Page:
tisdag 4 december 2012

3rd King's Own Hussars, 9th Armoured Brigade, British Eight Army

I promised some more shots of the tanks I painted for Operation Supercharge, so here they are:

A troop of US-built Grant tanks. Note the camo.
Although I have found some info on the total strength of the brigade the numbers are conflicting. One source says about 90 tanks, one around 110 tanks. Both sources claim some tanks were lost or broke down during the assembly and march-up prior to the attack; it's possible the conflicting numbers is because of this and the lower number is simply the total that took part in the actual charge. None of my sources details the individual breakdown of the three regiments making up the 9th armoured brigade however, only that each regiment had mixed compliment of Crusader II's and III's along with the newer Grants and Shermans. The 3rd Hussars are listed as having 35 tanks at the start of the operation so I have simply gone for the easy way out and decided on ten tanks of each type as they are bought in packs of five. The difference of five tanks is to account for the tanks lost before the actual attack (see below).

The Grant squadron of the regiment; two troops of four tanks and two HQ tanks.
From the book "El Alamein 1942 The Turning of the Tide" (Osprey Campaign 158):

At 0615 hours the 2nd of November, 9th armoured brigade took up the advance with orders to break through the enemy anti-tank and field-gun positions to "hold the door open" for the 1st Armoured Division of X corps.  The Hussars faced fierce enemy opposition and shellfire during the whole of the operation. On the move up to the start line alone it lost most of its carriers and soft-skinned vehicles to shell fire. By the time it had arrived on the infantry objective, ready to begin its own attack, ten of the regiments tanks had been destroyed.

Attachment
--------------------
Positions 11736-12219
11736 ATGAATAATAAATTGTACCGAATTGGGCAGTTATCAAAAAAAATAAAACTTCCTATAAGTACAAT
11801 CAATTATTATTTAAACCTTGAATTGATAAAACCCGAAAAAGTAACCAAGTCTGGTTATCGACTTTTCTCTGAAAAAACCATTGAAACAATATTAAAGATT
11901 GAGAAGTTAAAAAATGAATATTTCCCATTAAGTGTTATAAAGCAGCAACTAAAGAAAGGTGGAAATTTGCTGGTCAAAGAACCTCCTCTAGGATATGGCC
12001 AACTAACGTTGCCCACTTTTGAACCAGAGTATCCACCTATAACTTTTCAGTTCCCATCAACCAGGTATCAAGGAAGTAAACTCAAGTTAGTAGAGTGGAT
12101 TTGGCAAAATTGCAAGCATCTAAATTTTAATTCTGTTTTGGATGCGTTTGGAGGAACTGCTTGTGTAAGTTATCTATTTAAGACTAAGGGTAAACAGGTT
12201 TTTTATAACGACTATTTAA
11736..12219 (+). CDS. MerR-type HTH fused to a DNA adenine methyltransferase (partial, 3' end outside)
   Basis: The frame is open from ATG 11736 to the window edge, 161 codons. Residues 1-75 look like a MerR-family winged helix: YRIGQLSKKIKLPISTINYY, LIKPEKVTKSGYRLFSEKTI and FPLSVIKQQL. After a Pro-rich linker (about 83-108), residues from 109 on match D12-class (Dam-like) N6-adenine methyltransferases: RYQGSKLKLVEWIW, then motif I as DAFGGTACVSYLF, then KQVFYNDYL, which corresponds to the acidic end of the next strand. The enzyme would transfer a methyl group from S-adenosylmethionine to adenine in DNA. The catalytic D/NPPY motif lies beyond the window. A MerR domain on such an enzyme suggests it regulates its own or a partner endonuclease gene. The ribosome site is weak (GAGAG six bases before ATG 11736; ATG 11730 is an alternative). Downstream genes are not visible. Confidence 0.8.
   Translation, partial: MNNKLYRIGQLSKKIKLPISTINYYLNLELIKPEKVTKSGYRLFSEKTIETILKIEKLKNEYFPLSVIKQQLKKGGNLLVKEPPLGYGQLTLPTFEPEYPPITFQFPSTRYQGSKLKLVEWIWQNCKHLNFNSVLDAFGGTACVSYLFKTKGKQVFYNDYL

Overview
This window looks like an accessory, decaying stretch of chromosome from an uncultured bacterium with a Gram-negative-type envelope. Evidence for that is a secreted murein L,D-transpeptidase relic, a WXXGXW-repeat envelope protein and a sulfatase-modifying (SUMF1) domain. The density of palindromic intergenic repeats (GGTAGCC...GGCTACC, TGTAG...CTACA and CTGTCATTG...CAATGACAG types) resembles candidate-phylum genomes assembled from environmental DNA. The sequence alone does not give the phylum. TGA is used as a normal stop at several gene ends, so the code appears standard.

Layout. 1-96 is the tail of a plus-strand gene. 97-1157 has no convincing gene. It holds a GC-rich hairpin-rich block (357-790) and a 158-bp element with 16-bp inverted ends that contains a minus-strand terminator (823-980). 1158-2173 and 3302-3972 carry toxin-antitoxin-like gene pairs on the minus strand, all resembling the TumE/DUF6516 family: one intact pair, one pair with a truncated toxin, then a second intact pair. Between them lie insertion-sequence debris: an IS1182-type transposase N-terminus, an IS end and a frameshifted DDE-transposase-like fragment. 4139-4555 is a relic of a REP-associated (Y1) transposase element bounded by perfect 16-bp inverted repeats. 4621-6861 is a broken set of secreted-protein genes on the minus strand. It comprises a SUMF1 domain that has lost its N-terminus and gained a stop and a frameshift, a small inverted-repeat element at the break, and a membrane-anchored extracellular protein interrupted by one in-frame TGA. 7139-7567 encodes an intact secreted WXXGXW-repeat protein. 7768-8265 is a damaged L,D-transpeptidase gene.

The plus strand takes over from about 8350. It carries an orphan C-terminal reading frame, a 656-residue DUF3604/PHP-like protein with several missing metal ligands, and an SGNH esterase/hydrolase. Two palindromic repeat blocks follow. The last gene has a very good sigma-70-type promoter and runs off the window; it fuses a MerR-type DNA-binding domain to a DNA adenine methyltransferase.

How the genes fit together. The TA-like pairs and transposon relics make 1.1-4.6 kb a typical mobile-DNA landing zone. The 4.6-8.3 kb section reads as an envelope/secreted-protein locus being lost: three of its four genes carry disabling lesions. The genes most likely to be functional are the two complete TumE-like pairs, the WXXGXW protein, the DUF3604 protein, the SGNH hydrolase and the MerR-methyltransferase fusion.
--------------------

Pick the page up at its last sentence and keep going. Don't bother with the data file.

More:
A troop of Crusaders
The Hussars battled their way forward and eventually reached the Rahman track at first light. Unfortunately, at this critical time the tanks became silhouetted against the dawn sky and drew heavy anti-tank fire. The Hussars pressed on relentlessly through this barrage, driving straight at the German gun positions, crushing the enemy weapons beneath their tracks.

The Crusader was a "cruiser" tank made for battling other tanks, so its gun didn't have a good HE shell.
At very close quarters the tanks were fought to a standstill, having to eliminate each anti-tank gun in turn whilst the Germans returned this fire at point blank range. Soon the battlefield was a mass of burning armour and broken guns, with the Hussars left with just seven serviceable tanks out of the 35 that had set out earlier that morning.

The Crusader squadron.
But the regiment had gained its objective and broken through the Axis anti-tank line along the Rahman Track, just as they had been ordered to do, allowing X corps a route through the German defences. It was the turning point of Operation Supercharge.
A troop of the new Sherman tank, equal to the german Panzer III and IV tanks and available in greater numbers.
I tried to save as much time as possible painting these tanks and it shows if you look at them up close, but on the gaming table their paint job is more than sufficient. I started by spraying their undersides with ArmyPainter Leather Brown, and turning them over I sprayed them with FoW British Armour (Desert). This gave me some instant shadows. I did one troop in each squadron with Calthan Brown camo for variation, just painted on with a fine brush. Tracks and exhausts were then painted orange. The tanks got a quick wash with diluted GW Gryphonne Sepia on the turrets and hulls and Devlan Mud on the tracks and lower regions. Then I drybrushed each tank and its base with white to pick out the details. I didn't bother painting stuff like tools, tow cables or other fiddly bits. I briefly thought about adding areals or pennants to the command tanks thought the better of it.

The Sherman Squadron.
Only a few bits and pieces left to show, they will have to wait till next time.

1 kommentar:

  1. They look good in the photos, but even better in the flesh, och should that be in the tin...

    At least I got to play with them :-)


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